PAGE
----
A dark wave of incest and magic burns across the tropics, forging a knotted trail into the black hole. Taking its title from the V.C. Andrews novel (a sequel to Flowers In The Attic), and weaving together texts from Shirley Jackson, William S. Burroughs, and Stevie Nicks, the film constructs a collaged narrative of three star-crossed siblings searching for one another across the unstable landscapes of their respective exiles.

— Michael Robinson

2003
Inspiration

The stimulus for this dissertation on the reason behind the creative impulse is taken verbatim from an author's preface to his book.

2006
Jean Genet In Chicago

A queer rewriting of the events surrounding the 1968 National Democratic Convention in Chicago from the point of view of French writer Jean Genet. Along the way Genet will meet, amongst others, Allen Ginsberg, William S. Burroughs, the Yippies, the Black Panther Party and the Chicago police force... Ultimately, the video is about the difficulty of aligning political and sexual desires.

Joe
2018
Cecilia Dougherty, Joe

A portrait of New York author Joe Westmoreland. Joe is reading from his short story Sweet Baby Joe. This video was shot in 2014 in Joe's Chelsea loft, and the reading was recorded in 2016.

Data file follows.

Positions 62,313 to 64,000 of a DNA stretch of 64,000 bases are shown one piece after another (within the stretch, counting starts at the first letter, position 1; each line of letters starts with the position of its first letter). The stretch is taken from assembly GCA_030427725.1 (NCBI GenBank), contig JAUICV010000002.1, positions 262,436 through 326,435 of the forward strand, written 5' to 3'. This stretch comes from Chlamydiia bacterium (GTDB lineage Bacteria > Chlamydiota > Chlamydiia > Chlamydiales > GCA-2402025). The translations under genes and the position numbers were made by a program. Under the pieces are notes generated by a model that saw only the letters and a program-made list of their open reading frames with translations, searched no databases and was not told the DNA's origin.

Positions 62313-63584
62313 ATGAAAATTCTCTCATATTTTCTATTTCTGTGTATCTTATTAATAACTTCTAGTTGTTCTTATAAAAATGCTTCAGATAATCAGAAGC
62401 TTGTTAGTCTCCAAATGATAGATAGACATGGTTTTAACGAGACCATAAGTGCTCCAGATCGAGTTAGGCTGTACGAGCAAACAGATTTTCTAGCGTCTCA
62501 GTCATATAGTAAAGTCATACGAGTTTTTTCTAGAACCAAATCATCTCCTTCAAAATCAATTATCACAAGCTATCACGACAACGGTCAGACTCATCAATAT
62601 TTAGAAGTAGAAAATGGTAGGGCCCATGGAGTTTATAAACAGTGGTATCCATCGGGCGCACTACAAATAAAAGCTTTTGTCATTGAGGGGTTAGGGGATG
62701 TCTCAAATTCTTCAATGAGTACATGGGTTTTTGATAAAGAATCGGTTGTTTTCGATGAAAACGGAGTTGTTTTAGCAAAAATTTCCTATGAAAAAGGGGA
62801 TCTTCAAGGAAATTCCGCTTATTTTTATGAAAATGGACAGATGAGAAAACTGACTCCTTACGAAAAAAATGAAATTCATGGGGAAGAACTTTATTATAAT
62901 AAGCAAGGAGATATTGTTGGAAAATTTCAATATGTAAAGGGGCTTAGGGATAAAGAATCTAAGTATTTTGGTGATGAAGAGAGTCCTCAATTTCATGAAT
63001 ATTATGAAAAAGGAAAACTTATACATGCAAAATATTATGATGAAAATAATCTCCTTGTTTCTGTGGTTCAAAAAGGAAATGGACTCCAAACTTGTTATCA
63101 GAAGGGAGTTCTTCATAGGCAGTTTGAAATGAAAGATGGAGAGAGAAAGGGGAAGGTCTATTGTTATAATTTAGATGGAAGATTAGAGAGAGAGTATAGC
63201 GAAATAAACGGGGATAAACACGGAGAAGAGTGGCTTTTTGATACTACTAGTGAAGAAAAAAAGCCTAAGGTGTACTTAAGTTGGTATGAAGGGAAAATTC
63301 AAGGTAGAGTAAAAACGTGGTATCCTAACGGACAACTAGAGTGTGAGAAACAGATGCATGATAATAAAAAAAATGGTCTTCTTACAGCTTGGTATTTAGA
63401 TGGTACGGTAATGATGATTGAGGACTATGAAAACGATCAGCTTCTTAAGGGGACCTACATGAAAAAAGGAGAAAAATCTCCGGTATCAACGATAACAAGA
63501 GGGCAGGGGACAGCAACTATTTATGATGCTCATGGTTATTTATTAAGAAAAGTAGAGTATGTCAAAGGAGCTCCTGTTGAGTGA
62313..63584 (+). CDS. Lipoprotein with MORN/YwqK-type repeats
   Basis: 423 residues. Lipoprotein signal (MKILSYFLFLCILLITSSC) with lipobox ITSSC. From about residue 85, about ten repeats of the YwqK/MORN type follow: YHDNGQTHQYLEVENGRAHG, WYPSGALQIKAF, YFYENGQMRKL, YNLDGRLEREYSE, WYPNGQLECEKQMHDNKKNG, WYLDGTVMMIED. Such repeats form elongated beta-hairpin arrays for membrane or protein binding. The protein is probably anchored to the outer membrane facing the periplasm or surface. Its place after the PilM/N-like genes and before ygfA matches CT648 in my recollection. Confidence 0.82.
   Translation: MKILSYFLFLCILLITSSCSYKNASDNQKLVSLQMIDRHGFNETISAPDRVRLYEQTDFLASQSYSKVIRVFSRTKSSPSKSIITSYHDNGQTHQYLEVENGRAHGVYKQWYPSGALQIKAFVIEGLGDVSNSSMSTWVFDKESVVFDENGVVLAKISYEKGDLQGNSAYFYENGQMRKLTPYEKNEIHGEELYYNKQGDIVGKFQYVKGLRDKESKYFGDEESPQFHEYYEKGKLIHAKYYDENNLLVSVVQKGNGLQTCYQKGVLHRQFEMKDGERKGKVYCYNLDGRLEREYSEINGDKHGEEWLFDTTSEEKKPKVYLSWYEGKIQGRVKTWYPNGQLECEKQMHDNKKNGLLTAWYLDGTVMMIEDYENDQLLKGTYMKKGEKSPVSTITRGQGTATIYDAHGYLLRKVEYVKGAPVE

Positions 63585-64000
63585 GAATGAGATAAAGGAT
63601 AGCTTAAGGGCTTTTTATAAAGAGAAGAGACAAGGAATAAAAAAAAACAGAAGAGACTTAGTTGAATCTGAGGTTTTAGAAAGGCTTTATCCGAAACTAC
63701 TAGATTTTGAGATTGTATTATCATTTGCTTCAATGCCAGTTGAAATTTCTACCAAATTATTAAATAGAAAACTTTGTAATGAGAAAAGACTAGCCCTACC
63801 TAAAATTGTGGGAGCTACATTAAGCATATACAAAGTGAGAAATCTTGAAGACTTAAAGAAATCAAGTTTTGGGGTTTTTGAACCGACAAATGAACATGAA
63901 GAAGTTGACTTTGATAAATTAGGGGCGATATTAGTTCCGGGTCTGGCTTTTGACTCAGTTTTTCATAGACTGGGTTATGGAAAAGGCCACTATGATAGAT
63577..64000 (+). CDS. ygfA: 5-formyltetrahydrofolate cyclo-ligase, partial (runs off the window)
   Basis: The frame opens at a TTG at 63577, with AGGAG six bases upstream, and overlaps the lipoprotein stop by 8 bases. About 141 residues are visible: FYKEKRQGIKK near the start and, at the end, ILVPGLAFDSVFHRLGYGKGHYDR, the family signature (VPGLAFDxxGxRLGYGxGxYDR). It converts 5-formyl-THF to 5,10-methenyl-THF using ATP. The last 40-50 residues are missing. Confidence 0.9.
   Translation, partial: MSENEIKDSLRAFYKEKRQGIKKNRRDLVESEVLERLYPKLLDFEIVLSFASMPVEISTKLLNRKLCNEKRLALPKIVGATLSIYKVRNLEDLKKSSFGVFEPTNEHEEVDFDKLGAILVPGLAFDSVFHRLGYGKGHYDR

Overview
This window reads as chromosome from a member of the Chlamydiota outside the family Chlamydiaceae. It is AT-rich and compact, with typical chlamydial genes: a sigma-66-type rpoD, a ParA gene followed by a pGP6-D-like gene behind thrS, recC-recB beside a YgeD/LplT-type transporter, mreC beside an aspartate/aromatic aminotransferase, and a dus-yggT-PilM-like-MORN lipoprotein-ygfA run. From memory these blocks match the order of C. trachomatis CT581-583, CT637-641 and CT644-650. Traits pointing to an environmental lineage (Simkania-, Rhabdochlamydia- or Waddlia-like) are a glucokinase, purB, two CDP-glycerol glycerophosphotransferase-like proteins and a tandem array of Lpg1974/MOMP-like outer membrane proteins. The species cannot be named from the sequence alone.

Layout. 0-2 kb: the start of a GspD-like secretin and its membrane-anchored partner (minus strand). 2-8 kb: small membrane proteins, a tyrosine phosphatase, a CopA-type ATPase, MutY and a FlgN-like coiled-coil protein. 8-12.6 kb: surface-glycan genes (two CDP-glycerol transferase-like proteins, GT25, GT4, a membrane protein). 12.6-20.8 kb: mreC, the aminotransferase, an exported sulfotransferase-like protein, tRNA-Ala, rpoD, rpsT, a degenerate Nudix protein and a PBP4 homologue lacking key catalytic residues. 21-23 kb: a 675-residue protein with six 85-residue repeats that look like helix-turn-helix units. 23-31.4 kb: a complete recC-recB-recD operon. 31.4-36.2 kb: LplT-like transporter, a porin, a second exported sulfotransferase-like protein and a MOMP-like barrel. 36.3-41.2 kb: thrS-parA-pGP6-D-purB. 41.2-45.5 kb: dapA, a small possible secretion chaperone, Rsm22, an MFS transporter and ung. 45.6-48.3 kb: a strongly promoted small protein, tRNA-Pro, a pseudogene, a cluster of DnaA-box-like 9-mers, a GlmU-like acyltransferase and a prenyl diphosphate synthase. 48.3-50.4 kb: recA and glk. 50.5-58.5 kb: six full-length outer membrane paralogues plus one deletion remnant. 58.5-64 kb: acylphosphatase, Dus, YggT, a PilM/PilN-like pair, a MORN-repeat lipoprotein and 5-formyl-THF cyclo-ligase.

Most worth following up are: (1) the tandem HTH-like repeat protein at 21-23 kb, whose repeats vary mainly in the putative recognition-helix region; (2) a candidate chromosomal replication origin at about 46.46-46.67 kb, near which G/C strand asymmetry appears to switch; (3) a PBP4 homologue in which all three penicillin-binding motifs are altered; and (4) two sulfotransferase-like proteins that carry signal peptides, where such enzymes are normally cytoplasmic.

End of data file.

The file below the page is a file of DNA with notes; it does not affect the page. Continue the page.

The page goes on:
1991
John Cage Performs James Joyce

An extremely rare documentation of a private performance of John Cage, one of the leading avant-garde composers of the 20th century, who created "Writing for the Fifth Time through Finnegan's Wake" using I-Ching chance operation: Chinese fortune telling.  Here Cage performs in front of a video camera operated by Takahiko iimura, while he transforms the text of a modern literature classic by James Joyce into Cagian music in three ways: reading, singing and whispering.

1999
Kafka's Bugaboo

In the second part of the Classics Exposed series, a neurotic scholar (Gibbons) leads a "buggy" ride tour through historic Charleston where, according to the professor, Franz Kafka wrote The Metamorphosis after taking a wrong turn on his way to Hollywood. Live-action with six-legged animation.

This title is also available on Emily Breer: Classics Exposed.